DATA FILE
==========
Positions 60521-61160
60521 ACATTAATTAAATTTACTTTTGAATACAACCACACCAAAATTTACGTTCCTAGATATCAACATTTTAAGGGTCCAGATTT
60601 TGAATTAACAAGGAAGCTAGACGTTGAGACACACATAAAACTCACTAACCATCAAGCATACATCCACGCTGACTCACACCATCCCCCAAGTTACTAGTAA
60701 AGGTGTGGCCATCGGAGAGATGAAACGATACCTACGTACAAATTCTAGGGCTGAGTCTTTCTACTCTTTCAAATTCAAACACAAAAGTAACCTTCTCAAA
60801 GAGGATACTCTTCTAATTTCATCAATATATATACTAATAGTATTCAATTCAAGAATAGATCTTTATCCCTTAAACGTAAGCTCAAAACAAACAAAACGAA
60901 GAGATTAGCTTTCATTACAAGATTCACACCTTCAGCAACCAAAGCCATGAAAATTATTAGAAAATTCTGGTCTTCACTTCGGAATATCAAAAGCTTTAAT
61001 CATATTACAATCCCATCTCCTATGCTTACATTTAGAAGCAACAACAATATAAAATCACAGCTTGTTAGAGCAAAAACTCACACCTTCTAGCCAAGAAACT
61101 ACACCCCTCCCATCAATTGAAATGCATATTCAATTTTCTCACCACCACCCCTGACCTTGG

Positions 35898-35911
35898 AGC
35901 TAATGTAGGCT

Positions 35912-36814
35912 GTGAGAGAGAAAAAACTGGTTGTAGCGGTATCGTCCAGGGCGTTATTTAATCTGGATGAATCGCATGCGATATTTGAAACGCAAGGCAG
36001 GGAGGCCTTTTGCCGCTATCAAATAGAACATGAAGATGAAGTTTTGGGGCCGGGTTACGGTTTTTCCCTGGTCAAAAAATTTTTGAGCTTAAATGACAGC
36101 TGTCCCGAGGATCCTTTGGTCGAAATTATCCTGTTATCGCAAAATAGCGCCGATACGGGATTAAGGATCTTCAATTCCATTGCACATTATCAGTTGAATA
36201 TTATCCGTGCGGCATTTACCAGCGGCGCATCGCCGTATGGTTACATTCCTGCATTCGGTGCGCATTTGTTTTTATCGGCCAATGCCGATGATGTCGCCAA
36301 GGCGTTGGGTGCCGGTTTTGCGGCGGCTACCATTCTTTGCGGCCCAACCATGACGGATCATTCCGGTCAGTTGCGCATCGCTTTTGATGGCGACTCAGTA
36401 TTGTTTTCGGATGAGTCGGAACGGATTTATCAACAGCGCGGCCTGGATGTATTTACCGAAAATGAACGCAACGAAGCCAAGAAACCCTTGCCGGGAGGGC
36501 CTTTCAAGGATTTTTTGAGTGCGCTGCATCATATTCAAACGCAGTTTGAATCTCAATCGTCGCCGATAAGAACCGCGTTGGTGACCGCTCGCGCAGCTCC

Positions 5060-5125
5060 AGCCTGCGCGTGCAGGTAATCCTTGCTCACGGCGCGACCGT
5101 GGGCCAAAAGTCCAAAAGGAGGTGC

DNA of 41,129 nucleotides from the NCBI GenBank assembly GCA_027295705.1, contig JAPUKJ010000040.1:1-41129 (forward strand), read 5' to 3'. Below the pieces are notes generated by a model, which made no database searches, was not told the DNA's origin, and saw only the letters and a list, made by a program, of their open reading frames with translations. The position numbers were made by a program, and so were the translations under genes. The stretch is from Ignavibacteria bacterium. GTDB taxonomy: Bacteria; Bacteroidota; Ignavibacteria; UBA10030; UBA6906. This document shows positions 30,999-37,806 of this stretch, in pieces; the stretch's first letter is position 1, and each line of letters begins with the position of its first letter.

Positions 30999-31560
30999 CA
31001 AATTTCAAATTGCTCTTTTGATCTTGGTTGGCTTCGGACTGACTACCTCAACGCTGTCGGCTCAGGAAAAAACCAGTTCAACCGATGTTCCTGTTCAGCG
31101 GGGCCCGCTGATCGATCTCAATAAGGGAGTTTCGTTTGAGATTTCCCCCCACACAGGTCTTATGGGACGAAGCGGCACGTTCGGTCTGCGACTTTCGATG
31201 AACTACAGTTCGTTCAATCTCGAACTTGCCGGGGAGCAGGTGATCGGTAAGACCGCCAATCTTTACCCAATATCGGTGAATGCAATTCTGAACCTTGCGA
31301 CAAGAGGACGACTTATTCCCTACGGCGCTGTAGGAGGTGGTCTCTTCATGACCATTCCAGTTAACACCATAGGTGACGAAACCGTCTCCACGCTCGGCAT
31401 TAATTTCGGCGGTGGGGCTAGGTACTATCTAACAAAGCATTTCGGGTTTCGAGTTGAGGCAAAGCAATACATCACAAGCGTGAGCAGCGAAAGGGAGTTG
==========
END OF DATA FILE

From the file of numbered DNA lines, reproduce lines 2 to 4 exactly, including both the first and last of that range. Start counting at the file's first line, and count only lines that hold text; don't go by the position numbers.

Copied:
60521 ACATTAATTAAATTTACTTTTGAATACAACCACACCAAAATTTACGTTCCTAGATATCAACATTTTAAGGGTCCAGATTT
60601 TGAATTAACAAGGAAGCTAGACGTTGAGACACACATAAAACTCACTAACCATCAAGCATACATCCACGCTGACTCACACCATCCCCCAAGTTACTAGTAA
60701 AGGTGTGGCCATCGGAGAGATGAAACGATACCTACGTACAAATTCTAGGGCTGAGTCTTTCTACTCTTTCAAATTCAAACACAAAAGTAACCTTCTCAAA